Public Media for Alaska's Yukon-Kuskokwim Delta
Play Live Radio
Next Up:
0:00 0:00
Available On Air Stations

CVRF mechanics are preparing for an increased demand in Toyostove repairs

Katie Basile

After hearing of the shortage of new Toyostoves this year, yet another symptom of the COVID-19 pandemic, George Smith in Scammon Bay got ready to fix a lot of broken ones.

“Things that we normally see fail, we went ahead and ordered additional parts. Like the igniters, and the joint gas compounds, and the gaskets,” Smith said.

Smith is a regional mechanic manager for the non-profit organization Coastal Villages Region Fund (CVRF), which serves 20 villages along the coast of Southwest Alaska.

If this winter’s weather is anything like last year's, Smith might have his hands especially full. He said that demand for Toyostove repairs was abnormally high last year as well because of the heavy snowfall.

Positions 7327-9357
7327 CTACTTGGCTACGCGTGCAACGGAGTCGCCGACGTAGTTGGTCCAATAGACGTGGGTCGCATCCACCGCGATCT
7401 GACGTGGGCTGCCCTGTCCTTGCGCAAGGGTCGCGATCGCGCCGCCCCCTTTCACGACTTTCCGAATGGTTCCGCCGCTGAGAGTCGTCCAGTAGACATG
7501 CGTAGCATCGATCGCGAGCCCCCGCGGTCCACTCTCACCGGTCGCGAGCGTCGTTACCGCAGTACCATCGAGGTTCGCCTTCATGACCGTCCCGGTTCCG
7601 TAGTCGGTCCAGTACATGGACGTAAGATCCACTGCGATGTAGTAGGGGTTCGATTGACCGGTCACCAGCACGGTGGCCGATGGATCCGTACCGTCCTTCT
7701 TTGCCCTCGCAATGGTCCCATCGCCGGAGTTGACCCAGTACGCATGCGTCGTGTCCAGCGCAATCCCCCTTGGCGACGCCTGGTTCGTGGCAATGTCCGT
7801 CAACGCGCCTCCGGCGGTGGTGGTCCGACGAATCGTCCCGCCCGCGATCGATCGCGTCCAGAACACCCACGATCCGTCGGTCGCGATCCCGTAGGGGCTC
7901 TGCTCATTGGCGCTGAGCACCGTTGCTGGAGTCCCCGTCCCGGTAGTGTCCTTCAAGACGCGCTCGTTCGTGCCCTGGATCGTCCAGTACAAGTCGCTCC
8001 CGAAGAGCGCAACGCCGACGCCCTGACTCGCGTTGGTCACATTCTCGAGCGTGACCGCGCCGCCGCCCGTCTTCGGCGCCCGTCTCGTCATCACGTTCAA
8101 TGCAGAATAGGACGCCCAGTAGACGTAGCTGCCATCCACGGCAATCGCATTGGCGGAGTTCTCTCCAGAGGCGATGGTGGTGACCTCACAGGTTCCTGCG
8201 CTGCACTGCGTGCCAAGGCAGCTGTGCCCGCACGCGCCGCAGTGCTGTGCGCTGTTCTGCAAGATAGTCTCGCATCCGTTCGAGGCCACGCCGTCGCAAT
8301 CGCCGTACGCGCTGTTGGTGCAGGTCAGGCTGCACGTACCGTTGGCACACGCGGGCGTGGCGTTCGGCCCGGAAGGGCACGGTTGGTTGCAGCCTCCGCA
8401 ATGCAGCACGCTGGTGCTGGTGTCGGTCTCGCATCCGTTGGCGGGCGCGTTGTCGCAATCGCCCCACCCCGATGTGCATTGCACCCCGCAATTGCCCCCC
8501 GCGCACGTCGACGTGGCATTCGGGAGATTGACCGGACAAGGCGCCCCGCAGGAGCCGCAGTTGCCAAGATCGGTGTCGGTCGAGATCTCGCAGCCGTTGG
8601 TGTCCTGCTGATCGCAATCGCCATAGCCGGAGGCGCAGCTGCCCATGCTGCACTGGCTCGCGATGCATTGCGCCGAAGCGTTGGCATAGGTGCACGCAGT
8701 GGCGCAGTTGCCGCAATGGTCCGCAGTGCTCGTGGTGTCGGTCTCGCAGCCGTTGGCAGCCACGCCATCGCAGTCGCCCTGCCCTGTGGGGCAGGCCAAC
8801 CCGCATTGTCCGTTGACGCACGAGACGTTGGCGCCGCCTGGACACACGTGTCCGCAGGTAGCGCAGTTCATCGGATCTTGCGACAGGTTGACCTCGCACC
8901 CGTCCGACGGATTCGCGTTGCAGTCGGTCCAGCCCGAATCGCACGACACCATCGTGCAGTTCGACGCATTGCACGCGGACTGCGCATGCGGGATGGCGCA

“Snow built up, covered the exhaust. The exhaust couldn't go anywhere. So the stove sort of just exploded and, you know, fumes went in the house and so on,” Smith said.

He said that Toyostove repairs can cost anywhere from $100 to a few hundred dollars. A new Toyostove can cost over $1,000. The service is cheaper for people who reside in CVRF’s 20 communities, but Smith said that his shops will serve customers regardless of where they’re located.

“At the very least, they could call the shops there in our communities and ask for advice on what to do,” Smith said.

He said that people can also prevent their Toyostove from needing a repair in the first place.

“I've had my old one for maybe 20 years, and it’s a matter of taking care of it,” Smith said.

He said to make sure you’re using clean fuel, changing the filters every fall, and using a surge protector in case of power outages. And he said, most importantly, you need to set the clock on your Toyostove so that it can conduct its daily clean cycle.

Greg Kim was a news reporter for KYUK from 2019-2022.
Related Content